20. Install more attic insulation
. Upgrading from three inches to 12 inches can cut heating costs by 20 percent, and cooling costs by 10 percent.
21. Add pieces of batt insulation to the rim joists
- the area along the top of the foundation where it meets the exterior walls.
22. If your basement is unheated, install blanket insulation
in between exposed floor joists.
23. Choose the new "no-itch" or poly-wrapped insulation products. They're much easier to handle and safer to work with - making them worth the extra cost.
24. Install additional attic insulation at right angles to the previous layer. You don't have to use the same type of insulation - it's fine to use batts or blankets over loose-fill, or vice versa.
25. When using loose-fill, be sure to distribute the insulation evenly. Any inconsistencies can reduce the insulating value.
26. While shopping for insulation, remember that R-value measures the amount of thermal resistance
. The higher the R-value, the better the insulation.
27. Never cover attic vents or recessed light fixtures
with insulation, and allow a three-inch clearance around chimneys and flue pipes to prevent overheating and avoid the risk of fire.
28. Have a leaky roof repaired and make sure your basement is waterproofed. Wet insulation is worthless.
Air conditioning your home
29. Maintain your central air conditioner
by cleaning the outside compressor
with a garden hose (be sure to shut off power at the fuse or breaker first). Keep plantings at least one foot away for adequate airflow.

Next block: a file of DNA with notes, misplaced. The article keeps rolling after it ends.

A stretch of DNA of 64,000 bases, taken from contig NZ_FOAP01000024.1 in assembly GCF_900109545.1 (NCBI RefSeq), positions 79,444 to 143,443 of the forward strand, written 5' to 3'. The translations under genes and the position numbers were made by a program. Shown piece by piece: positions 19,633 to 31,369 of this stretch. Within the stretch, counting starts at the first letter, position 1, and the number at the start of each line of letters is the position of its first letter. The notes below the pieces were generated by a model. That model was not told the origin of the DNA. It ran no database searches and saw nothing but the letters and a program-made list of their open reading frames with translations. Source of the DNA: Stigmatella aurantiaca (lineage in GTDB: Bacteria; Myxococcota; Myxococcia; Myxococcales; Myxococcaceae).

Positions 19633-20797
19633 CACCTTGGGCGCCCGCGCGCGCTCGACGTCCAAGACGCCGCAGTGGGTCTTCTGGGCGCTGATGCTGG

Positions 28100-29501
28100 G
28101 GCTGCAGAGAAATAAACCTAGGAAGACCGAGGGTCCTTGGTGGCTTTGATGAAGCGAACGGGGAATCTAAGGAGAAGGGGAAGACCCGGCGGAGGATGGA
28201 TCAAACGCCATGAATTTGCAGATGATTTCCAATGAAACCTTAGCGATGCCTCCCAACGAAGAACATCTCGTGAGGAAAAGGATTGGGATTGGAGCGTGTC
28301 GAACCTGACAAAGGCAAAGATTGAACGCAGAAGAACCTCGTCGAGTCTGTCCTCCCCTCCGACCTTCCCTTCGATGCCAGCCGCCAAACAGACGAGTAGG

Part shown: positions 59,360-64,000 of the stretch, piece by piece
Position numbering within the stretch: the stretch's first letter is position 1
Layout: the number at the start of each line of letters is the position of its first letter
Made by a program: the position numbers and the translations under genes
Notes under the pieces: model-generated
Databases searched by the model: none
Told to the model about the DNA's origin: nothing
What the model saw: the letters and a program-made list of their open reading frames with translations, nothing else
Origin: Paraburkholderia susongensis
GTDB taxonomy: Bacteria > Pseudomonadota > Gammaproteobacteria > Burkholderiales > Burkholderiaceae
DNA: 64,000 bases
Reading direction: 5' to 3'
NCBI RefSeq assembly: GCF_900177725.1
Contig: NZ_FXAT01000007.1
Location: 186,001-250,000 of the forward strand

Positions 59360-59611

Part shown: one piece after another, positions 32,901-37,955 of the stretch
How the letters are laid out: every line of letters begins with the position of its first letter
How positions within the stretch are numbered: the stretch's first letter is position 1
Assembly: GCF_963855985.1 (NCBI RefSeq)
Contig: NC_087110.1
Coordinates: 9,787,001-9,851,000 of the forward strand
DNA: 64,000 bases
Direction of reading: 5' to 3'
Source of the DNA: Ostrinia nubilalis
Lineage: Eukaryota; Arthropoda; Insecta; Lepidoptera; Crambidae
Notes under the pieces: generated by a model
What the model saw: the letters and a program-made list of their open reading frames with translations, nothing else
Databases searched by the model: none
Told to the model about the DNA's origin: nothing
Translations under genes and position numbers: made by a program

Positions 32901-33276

30. During late afternoon and early evening, turn off unnecessary lights and wait to use heat-producing appliances. It's also a good idea to shade south- and west- facing windows during the hottest part of the day.
31. Plant a tree
. One well-placed shade tree can reduce your cooling costs by 25 percent. For maximum benefit, place leafy shade trees to the south and west, and evergreens to the north.
32. Use ceiling fans
to help circulate air throughout the house, and make sure your attic is properly ventilated. A ceiling fan should run clockwise during the summer, and counter-clockwise during the winter.
33. Set the fan on your central air conditioner to "on"
rather than "auto." This will circulate air continuously, keeping the temperature more even throughout the house and aiding in dehumidification.
34. Make sure your window air conditioner is the proper size.
It's better to get one that's too small than too large - a larger unit will start up and turn off more frequently and won't do as good a job dehumidifying the air.
35. Don't judge the efficiency of your air conditioner by the sound of the fan shutting on and off. The blower will continue to circulate cooled air throughout your home up to 15 minutes after the compressor has stopped. (The same holds true for the furnace.)
36. Raise the thermostat to about 78 to 80 degrees
whenever you go to bed or leave the house. A programmable thermostat will do this for you automatically.
37. If your home can't accommodate central air conditioning, try a whole-house attic fan
. This device pushes hot air out through attic vents, lowering the temperature throughout your home about five degrees in less than ten minutes. Attic fans cost less than 25 cents per day to operate.
38. During the winter, remove window air conditioners
and seal the windows with caulk and weatherstripping
. You might also want to cover the central air compressor with a tarp to keep it clean.
Weatherizing your home
39. Seal doors and windows
with caulk, weatherstripping and plastic film
. An investment of $50 in weatherizing supplies can reduce heating costs by two to three times that much. Don't forget the basement windows!
40. Add foam gaskets behind all outlet covers and switch plates, and use safety plugs in all unused outlets. These are prime places for outside air to leak into your home. Be sure to shut off power at the fuse box or circuit panel first.
41. Check the exterior of your home for air leaks
, especially around openings for water spigots, air conditioner hoses, dryer vents and gas pipes. Use caulk or expanding foam to seal spaces.